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Keywords:

  • CML;
  • Bcr-Abl;
  • TKI;
  • ABCB1;
  • ABCG2;
  • MDR;
  • ADME-Tox

Background and purpose:  ABC multidrug transporters (MDR-ABC proteins) cause multiple drug resistance in cancer and may be involved in the decreased anti-cancer efficiency and modified pharmacological properties of novel specifically targeted agents. It has been documented that ABCB1 and ABCG2 interact with several first-generation, small-molecule, tyrosine kinase inhibitors (TKIs), including the Bcr-Abl fusion kinase inhibitor imatinib, used for the treatment of chronic myeloid leukaemia. Here, we have investigated the specific interaction of these transporters with nilotinib, dasatinib and bosutinib, three clinically used, second-generation inhibitors of the Bcr-Abl tyrosine kinase activity.

Experimental approach:  MDR-ABC transporter function was screened in both membrane- and cell-based (K562 cells) systems. Cytotoxicity measurements in Bcr-Abl-positive model cells were coupled with direct determination of intracellular TKI concentrations by high-pressure liquid chromatography-mass spectrometry and analysis of the pattern of Bcr-Abl phosphorylation. Transporter function in membranes was assessed by ATPase activity.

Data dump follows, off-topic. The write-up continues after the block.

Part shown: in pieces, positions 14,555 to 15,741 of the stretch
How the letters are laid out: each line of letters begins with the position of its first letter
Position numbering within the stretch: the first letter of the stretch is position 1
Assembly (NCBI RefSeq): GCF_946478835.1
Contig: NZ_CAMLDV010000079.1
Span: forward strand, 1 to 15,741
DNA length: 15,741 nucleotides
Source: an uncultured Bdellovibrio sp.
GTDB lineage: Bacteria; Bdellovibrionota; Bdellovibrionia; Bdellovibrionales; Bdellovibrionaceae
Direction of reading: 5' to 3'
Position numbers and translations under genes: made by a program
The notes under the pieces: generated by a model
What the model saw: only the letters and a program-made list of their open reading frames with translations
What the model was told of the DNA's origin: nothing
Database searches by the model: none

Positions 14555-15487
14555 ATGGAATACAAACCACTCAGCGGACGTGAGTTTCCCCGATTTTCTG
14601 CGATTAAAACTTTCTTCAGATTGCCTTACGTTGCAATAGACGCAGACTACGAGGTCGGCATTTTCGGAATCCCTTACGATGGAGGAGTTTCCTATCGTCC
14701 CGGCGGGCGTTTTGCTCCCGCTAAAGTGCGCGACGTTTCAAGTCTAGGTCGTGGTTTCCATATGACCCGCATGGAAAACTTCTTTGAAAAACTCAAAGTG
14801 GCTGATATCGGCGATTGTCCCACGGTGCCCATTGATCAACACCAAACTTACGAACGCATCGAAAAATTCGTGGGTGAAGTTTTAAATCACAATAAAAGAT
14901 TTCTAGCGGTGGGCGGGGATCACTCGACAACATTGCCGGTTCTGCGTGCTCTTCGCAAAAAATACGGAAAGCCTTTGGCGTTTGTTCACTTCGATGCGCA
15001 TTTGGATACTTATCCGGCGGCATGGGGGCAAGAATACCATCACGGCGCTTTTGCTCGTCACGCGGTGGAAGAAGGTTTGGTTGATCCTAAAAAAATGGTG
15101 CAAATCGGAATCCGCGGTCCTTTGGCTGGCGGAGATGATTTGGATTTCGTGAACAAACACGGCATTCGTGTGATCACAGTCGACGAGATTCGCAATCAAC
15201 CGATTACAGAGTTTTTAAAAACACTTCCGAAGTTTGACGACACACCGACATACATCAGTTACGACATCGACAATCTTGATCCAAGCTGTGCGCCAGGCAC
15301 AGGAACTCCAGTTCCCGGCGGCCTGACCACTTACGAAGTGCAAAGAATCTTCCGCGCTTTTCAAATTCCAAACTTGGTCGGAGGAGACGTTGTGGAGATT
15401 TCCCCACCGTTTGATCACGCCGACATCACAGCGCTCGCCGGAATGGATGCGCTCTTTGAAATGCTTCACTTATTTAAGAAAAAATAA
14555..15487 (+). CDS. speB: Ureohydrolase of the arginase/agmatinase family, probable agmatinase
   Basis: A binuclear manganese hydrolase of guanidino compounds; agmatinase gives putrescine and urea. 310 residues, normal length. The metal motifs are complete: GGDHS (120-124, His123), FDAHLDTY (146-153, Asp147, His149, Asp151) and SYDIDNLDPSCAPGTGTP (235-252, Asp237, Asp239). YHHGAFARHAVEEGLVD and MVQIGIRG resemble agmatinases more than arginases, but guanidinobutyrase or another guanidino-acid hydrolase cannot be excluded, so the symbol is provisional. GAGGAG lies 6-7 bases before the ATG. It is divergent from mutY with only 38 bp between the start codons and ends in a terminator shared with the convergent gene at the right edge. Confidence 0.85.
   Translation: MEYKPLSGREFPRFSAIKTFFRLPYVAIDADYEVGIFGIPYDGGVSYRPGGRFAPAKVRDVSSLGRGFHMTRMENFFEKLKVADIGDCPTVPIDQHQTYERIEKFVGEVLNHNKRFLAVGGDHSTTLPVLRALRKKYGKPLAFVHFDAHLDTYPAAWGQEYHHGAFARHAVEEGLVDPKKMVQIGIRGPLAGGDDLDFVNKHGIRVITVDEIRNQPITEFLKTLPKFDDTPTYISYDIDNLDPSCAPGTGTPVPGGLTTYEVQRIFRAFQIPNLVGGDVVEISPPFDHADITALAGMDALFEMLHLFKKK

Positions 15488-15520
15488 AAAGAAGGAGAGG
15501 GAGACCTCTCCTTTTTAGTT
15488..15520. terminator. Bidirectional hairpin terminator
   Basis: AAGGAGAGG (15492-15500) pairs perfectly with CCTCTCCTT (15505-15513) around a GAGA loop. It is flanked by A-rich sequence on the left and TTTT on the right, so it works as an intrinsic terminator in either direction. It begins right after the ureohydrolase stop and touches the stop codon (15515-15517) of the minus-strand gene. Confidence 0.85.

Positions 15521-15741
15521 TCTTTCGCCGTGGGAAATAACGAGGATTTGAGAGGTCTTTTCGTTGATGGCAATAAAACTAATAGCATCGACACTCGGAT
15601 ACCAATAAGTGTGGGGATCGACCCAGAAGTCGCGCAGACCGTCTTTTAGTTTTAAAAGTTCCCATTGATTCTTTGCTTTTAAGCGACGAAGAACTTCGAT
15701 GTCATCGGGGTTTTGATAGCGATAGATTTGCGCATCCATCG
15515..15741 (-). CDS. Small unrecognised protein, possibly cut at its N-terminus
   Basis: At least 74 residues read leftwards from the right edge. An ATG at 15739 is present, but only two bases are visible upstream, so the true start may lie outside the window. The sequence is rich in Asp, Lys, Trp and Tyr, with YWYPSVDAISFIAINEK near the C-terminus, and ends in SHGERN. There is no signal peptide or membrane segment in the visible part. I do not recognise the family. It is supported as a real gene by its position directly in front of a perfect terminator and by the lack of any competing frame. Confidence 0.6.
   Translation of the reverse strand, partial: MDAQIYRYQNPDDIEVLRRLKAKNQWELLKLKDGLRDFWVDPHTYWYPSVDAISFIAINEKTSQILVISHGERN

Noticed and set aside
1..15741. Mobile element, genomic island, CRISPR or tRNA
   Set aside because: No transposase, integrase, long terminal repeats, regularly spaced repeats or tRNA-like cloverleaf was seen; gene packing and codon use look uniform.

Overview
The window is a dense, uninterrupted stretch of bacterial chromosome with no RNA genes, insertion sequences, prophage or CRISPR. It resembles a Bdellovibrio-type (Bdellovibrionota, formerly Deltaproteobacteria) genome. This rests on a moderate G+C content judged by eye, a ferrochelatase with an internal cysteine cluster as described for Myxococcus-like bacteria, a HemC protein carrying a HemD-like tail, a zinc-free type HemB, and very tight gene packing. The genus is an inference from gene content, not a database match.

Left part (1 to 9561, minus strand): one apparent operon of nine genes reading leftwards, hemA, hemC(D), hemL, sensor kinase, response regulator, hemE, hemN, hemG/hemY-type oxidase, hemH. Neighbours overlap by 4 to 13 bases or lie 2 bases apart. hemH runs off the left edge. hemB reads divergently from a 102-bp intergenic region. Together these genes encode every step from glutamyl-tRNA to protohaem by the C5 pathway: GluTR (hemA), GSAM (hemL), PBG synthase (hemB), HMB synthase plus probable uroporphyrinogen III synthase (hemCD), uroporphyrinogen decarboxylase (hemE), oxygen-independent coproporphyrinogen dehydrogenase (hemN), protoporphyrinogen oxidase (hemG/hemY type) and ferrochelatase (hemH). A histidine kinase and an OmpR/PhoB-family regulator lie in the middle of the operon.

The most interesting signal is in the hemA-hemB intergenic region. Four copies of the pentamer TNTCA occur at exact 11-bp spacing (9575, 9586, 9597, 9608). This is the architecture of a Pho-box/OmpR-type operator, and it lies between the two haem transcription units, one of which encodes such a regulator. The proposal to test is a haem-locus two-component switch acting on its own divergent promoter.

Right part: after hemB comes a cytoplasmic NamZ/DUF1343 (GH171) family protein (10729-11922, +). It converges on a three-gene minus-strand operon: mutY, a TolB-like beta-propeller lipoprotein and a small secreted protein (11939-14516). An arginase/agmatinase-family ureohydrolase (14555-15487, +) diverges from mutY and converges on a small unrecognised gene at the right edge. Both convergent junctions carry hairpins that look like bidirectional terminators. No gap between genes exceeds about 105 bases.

Key results:  Nilotinib and dasatinib were high-affinity substrates of ABCG2, and this protein mediated an effective resistance in cancer cells against these compounds. Nilotinib and dasatinib also interacted with ABCB1, but this transporter provided resistance only against dasatinib. Neither ABCB1 nor ABCG2 induced resistance to bosutinib. At relatively higher concentrations, however, each TKI inhibited both transporters.

Conclusions and implications:  A combination of in vitro assays may provide valuable preclinical information for the applicability of novel targeted anti-cancer TKIs, even in multidrug-resistant cancer. The pattern of MDR-ABC transporter–TKI interactions may also help to understand the general pharmacokinetics and toxicities of new TKIs.